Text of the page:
“For over a century, Cartier and its designers have recognized and celebrated the inherent beauty and symbolic values found in Islamic art and architecture, weaving similar elements into their own designs,” said Dr. Agustín Arteaga, the DMA’s Eugene McDermott Director. “This bridging of Eastern and Western art forms speaks exactly to the kinds of cross-cultural connections that the DMA is committed to highlighting through our programming and scholarship.”

Cartier jewels, drawings, and archival photographs of Islamic art are the focal points of “Cartier and Islamic Art: In Search of Modernity.” The juxtaposition of each item illustrates the inspiration and adaptation of Islamic art in Cartier’s earliest designs, while also highlighting the material and technical sources used by the Maison, many of which were derived from Louis’s youngest brother Jacques’s 20th century travels to India and Bahrain.

The exhibit also showcases the Maison within the larger cultural context of Paris in the late 19th and early 20th centuries, under the helm of Cartier, who was a known collector of Islamic art. It’s said that Cartier was especially inspired by exhibitions of Islamic art at the Musée des Arts Décoratifs in both 1903 and 1912, around the time when the Maison began experimenting with Japanese textiles, Indian jewelry, Chinese jades, and Islamic architecture.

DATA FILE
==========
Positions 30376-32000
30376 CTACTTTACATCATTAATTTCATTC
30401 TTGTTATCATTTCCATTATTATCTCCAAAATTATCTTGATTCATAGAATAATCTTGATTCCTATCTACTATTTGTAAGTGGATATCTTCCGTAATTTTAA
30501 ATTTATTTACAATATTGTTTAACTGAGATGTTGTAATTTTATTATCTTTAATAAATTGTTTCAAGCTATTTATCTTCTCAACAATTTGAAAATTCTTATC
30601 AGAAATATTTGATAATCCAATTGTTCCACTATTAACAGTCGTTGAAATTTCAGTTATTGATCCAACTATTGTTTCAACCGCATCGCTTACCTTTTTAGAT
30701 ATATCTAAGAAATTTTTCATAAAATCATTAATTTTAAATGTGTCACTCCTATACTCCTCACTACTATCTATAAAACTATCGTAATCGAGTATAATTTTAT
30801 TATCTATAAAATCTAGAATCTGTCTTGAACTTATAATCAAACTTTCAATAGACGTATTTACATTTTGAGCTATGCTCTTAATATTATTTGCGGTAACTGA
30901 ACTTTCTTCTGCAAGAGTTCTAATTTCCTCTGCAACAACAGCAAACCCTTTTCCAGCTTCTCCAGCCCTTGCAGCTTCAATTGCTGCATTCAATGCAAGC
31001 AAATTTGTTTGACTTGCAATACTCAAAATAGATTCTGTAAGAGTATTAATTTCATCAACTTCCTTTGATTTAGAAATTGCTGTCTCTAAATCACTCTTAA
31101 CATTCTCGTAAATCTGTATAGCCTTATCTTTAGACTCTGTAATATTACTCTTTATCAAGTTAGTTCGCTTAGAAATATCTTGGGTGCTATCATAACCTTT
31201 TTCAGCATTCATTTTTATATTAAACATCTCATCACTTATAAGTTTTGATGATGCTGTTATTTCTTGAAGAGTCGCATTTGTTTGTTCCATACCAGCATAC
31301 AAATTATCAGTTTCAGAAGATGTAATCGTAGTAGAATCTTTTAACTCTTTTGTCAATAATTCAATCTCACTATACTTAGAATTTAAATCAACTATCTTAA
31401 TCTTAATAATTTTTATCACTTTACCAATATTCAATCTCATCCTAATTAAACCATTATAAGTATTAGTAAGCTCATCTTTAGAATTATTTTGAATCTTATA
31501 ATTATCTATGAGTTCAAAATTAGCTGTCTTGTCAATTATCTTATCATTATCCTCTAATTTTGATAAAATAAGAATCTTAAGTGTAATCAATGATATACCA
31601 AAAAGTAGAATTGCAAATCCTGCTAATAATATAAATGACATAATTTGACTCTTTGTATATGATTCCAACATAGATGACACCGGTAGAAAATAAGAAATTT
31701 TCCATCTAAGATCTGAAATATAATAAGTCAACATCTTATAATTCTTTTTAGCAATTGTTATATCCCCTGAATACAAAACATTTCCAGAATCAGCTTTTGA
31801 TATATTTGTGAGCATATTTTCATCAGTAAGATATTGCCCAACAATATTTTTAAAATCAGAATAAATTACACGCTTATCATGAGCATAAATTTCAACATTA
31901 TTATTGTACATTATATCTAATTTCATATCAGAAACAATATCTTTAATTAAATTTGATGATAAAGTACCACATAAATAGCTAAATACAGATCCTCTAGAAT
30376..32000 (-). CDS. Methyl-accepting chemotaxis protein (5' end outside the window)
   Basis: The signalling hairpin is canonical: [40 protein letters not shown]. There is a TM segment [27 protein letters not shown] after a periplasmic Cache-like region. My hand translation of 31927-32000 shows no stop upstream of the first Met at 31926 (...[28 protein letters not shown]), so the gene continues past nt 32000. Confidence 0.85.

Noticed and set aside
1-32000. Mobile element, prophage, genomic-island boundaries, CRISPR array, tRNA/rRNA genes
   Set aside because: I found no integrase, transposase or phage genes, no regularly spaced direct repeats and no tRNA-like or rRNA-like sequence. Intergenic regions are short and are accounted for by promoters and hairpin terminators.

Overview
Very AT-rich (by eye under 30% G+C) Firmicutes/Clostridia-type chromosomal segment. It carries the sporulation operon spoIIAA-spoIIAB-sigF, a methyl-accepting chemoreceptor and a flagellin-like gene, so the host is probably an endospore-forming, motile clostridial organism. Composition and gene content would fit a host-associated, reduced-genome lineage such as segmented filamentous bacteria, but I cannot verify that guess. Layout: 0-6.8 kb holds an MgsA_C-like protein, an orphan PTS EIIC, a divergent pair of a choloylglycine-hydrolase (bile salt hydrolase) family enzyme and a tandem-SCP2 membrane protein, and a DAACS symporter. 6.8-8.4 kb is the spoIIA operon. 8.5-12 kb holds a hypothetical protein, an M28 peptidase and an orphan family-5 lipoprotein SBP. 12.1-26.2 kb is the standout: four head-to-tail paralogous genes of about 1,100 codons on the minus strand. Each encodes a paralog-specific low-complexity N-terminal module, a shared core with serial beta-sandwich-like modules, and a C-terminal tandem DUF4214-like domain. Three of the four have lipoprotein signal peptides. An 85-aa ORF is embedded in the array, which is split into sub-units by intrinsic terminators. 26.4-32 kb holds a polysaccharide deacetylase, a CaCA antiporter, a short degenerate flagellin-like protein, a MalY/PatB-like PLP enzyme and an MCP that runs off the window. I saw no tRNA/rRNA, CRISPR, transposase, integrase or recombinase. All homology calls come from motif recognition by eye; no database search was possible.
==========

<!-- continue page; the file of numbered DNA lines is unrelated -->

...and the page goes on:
The exhibit shows the progression of the Maison’s signature design from the moment of inspiration, to the iconic “Tutti Frutti and “Art Deco” looks in their jewelry, to each one’s final formation in metal and stone.

 A diamond bracelet from the exhibit.

“The design strategies in this exhibition—motif, pattern, color, and form—reveal the inspirations, innovations, and aesthetic wonder present in the works of the Maison Cartier,” said Sarah Schleuning, the Margot B. Perot Senior Curator of Decorative Arts and Design at the DMA. “Focused through the lens of Islamic art, it reveals how the Maison migrates and manifests these styles over time, as well as how they are shaped by individual creativity.”

 A turquoise cigarette case from the exhibit.

An illustrated catalogue designed by Coline Aguettaz and published by the Musée des Arts Décoratifs will accompany the exhibition. It features essays by the exhibits co-curators, as well as several of the Maison’s personal curators and archivists.

“Cartier and Islamic Art: In Search of Modernity,” will be on display at the DMA until September 18, 2022. The exhibits North American expansion follows its presentation at the Musée des Arts Décoratifs, which ran from October 2021 through February 2022.

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